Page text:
Not only does Low End Mac serve an international audience, we also have writers from around the globe. Most of our staff is in the United States, and we also have writers in Canada, the UK, and France. Because of this, we’ve tried to standardize on some of the spelling, punctuation, and usage issues that come from variations around the world.
The majority of our readers are in the US, followed by the UK, Canada, and Australia – and then a bunch of non-English speaking countries.
Overall, the free version of Grammarly does a great job of flagging some of the little things you might miss in your own writing, like a dropped letter while typing. (I do that a lot.) Grammarly is a recommended writing and editing aid, but it has its limitations. And you’ll want to teach it a lot of tech words and trademarks that it doesn’t know.
American or International English Spelling?
Our rule of thumb is that US writers should write using American spelling, UK and Australia writers using International English spelling, Canadian writers their own hybrid of the two (in some areas, Canadians spell American, in others, British, and sometimes the two coexist), and other writers whatever version of English they learned.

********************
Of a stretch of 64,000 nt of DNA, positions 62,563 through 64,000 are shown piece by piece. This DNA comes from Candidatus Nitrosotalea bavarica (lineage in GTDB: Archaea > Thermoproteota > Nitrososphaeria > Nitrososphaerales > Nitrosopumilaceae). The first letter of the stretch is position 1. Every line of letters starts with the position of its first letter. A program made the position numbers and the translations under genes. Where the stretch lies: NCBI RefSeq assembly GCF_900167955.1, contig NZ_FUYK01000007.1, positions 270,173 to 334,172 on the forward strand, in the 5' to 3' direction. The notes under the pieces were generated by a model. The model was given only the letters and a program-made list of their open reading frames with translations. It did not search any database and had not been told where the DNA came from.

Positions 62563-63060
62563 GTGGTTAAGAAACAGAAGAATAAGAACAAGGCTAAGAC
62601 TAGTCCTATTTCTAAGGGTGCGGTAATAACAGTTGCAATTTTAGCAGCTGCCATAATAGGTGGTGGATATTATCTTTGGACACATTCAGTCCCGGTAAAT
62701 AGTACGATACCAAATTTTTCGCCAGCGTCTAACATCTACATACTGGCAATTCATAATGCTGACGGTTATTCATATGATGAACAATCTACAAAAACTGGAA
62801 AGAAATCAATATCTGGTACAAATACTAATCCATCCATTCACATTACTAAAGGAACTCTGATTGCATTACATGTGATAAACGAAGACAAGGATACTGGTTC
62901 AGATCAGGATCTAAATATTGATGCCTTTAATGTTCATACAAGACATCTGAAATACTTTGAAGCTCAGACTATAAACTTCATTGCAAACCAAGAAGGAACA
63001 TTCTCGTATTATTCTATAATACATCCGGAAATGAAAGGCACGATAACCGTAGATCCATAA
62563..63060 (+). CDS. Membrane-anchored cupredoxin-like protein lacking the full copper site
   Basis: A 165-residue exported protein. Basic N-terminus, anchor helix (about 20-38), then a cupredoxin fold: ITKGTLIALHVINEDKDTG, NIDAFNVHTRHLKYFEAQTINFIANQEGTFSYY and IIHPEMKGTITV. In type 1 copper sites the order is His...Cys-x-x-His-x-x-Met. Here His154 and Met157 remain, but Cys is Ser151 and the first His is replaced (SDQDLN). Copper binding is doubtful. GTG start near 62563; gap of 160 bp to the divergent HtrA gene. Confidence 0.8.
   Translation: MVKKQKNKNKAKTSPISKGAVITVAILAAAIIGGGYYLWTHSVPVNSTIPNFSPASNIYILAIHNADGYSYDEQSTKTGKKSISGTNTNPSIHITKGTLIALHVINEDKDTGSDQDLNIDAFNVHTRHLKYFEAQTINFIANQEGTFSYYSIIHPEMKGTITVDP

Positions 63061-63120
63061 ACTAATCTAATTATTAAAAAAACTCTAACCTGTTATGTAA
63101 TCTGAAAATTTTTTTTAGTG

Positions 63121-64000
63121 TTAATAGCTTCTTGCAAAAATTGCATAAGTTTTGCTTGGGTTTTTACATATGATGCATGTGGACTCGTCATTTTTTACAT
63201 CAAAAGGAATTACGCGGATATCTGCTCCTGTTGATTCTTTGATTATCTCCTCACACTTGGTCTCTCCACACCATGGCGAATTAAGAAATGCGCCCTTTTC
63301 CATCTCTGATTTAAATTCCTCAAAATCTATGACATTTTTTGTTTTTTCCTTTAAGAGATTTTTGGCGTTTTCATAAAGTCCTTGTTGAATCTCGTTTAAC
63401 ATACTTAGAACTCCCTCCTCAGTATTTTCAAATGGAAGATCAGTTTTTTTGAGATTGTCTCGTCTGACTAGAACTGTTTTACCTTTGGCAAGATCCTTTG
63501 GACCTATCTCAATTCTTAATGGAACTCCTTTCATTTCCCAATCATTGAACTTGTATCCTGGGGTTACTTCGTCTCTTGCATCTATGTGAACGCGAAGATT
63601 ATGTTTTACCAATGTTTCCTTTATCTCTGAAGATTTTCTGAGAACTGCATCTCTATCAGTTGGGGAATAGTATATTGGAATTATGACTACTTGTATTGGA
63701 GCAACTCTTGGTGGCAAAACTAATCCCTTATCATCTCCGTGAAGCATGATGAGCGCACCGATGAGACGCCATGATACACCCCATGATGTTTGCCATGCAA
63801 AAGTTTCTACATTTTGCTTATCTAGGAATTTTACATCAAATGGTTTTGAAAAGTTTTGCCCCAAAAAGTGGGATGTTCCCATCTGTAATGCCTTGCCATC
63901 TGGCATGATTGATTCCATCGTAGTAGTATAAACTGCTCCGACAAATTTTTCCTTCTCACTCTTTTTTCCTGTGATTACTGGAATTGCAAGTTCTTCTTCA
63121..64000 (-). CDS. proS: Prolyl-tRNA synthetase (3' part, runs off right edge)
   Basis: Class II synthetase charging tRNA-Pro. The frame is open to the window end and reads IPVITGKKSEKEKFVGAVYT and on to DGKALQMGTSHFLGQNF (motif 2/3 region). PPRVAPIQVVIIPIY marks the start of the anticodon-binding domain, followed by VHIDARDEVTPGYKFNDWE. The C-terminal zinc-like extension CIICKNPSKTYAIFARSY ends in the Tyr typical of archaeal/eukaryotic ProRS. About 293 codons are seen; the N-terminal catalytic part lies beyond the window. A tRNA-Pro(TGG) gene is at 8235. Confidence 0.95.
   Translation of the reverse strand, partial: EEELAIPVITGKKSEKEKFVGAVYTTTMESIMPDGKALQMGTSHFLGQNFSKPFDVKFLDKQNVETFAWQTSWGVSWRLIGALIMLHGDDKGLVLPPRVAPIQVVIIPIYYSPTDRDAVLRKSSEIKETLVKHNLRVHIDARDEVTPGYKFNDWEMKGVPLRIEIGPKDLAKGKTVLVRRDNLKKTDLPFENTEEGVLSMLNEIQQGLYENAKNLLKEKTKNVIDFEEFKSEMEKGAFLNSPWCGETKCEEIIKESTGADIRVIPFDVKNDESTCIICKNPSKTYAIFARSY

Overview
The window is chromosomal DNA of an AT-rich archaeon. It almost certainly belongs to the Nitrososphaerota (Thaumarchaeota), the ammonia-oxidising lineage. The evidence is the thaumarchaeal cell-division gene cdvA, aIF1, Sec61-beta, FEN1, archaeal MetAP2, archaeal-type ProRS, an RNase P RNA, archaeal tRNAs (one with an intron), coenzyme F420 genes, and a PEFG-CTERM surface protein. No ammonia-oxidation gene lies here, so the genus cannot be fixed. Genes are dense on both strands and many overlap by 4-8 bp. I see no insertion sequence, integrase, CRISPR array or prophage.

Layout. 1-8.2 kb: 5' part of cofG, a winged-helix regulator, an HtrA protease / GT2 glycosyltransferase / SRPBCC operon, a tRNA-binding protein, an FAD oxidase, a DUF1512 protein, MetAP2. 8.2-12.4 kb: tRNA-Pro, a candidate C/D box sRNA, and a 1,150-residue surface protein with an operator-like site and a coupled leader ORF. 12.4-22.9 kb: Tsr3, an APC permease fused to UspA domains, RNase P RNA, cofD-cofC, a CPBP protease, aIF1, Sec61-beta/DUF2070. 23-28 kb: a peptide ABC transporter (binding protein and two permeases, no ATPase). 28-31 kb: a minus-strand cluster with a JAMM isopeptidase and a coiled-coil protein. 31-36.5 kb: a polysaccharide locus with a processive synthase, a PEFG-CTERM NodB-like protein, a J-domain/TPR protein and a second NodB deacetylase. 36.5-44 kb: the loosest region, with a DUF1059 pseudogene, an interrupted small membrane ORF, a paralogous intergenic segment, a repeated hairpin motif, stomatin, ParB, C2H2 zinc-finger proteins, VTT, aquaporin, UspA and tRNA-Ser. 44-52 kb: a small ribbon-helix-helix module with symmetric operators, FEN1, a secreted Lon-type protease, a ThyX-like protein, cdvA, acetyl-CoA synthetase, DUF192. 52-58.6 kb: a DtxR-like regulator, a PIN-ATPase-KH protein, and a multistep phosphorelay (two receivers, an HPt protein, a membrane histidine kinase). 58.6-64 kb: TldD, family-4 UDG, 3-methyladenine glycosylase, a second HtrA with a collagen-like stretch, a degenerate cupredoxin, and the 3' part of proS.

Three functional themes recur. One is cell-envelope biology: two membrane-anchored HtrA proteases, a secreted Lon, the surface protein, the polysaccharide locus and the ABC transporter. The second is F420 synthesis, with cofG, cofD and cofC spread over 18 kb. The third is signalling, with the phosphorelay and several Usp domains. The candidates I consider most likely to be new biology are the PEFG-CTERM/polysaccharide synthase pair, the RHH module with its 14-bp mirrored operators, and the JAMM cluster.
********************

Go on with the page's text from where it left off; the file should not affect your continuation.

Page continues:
Grammarly can be set for American, Canadian, British, or Australian English.
The Serial Comma (Oxford Comma)
In a series of three or more items, the comma before the conjunction (and, but, etc.) is optional. Some style guides tell you not to use it unless its absence may create confusion. Other style guides tell you to always use that comma. For the sake of consistency and clarity, that’s what we do at Low End Mac.
Grammarly doesn’t like the Oxford comma and will ask you to remove it.
Avoid ‘Smart’ Quotes
Whether you call them smart quotes or curly quotes, they do look nicer than straight “dumb” quotes – but they can also be a nightmare for people who cut and paste copy. And if you’re not careful, sometimes the smart quote curls the wrong way. It’s simply safer not to use them, making it easy for people to quote from Low End Mac. WordPress will automatically make dumb quotes smart.
This used to be a hard-and-fast rule, but it’s a soft rule since WordPress will make smart quotes for you.
Quote Marks and Apostrophes
Because the majority of our audience is in the US, we observe American usage here: Double quotes around direct quotes and single quotes around quotations within quotations. This is the opposite of International English usage, but we want to be consistent here.
Exception: In headings, we always use single quotes.
Quote Marks with Punctuation
When it comes to using quote marks around a word or phrase, we tend to follow the International English standard. The rule is this: Punctuation goes outside of the quote marks unless it is part of the quoted material.
Editing for Clarity
Sometimes the way we speak and the way we write is a bit different. One writer might include that in a sentence where another doesn’t see it as necessary. Our rule is that if it might be unclear, clarify it. This probably accounts for the bulk of our editing, minor additions and deletions of words, occasional rearranging of words, etc.
Above All, Keep the Writer’s Voice Intact
As a writer, I hate it when someone edits my writing so that it no longer reads in the way I wrote it. Editors should strive to keep the author’s voice, editing as little as necessary to meet house rules of usage, punctuation, etc.